November 1st 1999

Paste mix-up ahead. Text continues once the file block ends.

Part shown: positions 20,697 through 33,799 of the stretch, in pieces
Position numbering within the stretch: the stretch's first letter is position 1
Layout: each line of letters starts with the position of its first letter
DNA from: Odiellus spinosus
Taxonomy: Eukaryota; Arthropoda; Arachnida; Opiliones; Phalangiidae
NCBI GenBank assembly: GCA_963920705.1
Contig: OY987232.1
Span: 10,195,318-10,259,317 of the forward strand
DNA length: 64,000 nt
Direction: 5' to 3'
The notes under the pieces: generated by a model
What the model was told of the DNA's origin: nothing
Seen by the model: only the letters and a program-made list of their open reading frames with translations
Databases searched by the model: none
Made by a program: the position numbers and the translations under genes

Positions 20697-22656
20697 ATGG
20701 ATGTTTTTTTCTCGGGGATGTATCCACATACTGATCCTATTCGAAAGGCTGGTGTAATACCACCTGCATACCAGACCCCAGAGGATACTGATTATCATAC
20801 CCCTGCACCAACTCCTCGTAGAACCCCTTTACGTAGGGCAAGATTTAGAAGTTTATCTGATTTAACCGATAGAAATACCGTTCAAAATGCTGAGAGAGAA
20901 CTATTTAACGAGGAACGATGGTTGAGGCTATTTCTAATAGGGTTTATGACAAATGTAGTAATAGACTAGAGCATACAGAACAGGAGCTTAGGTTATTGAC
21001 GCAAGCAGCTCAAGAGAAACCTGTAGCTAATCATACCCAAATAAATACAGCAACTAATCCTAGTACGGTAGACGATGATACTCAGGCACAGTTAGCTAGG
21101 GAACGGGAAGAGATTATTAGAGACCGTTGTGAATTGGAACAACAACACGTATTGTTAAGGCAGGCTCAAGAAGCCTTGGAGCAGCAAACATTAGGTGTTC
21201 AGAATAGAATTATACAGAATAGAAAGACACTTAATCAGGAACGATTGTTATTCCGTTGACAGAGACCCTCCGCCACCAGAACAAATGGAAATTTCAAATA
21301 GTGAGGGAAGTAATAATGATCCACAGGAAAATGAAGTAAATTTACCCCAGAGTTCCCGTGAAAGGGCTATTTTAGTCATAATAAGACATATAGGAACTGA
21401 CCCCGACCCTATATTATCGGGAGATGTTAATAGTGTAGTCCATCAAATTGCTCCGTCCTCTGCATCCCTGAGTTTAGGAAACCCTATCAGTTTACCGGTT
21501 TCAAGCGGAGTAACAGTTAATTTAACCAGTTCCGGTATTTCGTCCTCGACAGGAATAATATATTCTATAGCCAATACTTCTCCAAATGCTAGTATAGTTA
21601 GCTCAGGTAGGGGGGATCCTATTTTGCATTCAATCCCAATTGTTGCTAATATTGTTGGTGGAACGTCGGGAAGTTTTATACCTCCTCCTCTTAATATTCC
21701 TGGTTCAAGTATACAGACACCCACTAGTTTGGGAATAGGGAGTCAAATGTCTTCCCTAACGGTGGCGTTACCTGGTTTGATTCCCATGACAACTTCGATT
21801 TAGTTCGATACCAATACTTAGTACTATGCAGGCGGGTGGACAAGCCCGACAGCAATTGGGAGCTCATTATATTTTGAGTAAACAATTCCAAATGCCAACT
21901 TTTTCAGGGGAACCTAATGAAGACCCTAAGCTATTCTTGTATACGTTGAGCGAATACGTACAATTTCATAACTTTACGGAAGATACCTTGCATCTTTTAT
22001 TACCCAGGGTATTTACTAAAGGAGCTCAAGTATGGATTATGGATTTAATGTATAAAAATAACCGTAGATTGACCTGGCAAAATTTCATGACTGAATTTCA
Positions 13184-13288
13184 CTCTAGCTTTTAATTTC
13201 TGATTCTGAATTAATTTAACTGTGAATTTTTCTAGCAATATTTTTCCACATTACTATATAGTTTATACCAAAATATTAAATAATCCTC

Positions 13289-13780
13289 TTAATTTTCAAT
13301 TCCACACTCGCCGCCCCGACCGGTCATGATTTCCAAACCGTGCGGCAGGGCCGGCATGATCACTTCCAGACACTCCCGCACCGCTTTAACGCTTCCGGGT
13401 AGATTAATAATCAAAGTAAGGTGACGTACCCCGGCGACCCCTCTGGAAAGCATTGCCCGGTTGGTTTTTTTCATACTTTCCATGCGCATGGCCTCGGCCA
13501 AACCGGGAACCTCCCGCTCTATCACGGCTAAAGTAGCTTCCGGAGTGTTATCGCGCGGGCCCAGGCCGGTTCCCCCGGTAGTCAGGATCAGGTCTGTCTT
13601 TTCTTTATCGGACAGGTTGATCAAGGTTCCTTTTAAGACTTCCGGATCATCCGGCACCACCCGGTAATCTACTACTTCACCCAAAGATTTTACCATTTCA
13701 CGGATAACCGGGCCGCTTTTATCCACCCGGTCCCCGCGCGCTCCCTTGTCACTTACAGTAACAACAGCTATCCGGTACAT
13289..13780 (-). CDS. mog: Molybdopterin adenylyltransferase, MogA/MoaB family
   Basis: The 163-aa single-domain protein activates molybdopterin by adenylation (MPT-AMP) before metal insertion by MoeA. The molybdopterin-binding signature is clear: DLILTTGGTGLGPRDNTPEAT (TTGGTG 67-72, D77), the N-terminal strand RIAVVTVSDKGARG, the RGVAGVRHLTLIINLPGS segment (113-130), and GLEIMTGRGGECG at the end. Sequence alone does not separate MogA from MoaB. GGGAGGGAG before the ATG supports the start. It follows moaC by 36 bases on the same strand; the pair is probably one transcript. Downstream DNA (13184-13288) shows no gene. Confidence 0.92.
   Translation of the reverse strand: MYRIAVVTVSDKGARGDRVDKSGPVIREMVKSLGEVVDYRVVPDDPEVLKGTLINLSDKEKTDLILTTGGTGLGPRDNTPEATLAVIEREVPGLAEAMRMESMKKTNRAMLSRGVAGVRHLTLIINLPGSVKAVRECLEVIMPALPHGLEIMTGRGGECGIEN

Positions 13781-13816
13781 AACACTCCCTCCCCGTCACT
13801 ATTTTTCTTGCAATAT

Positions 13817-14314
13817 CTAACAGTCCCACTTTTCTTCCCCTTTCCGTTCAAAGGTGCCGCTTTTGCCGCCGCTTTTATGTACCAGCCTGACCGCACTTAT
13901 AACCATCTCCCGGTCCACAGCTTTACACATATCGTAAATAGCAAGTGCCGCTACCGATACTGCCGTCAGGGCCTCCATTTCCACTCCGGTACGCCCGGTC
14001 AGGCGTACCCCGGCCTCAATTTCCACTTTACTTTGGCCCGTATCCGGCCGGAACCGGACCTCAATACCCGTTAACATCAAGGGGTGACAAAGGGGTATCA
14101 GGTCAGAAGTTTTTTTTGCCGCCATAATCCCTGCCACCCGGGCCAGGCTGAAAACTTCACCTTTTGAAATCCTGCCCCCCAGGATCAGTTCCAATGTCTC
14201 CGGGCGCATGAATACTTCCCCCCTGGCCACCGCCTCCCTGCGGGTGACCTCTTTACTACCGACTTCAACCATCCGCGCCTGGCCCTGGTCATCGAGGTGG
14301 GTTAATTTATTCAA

Investigation into the therapeutic use of vaccines in patients with metastatic melanoma is critically important because of the lack of effective conventional modalities. The most extensively studied melanoma vaccines in clinical trials are whole-cell preparations or cell lysates that contain multiple antigens capable of stimulating an immune response. Unfortunately, in the majority of studies, immune responses to these vaccines have not translated into a survival advantage. Advances in tumor cell immunology have led to the identification of candidate tumor cell antigens that can stimulate an immune response; this, in turn, has allowed for refinements in vaccine design. However, the exact tumor antigens that should be targeted with a specific vaccine are unknown. The univalent antigen vaccines, which have greater purity, ease of manufacturing, and reproducibility compared with polyvalent vaccines, may suffer from poorer efficacy due to immunoselection and appearance of antigen-negative clones within the tumor. Novel approaches to vaccine design using gene transfection with cytokines and dendritic cells are all promising. However, the induction of immune responses does not necessarily confer a therapeutic benefit. Therefore, these elegant newer strategies need to be studied in carefully designed clinical trials so that outcomes can be compared objectively with standard therapy. If survival is improved with these vaccine approaches, their ease of administration and lack of toxicity will firmly entrench active specific vaccine immunotherapy as a standard modality in the treatment of the melanoma patient.[ONCOLOGY 13(11):1561-1574, 1999].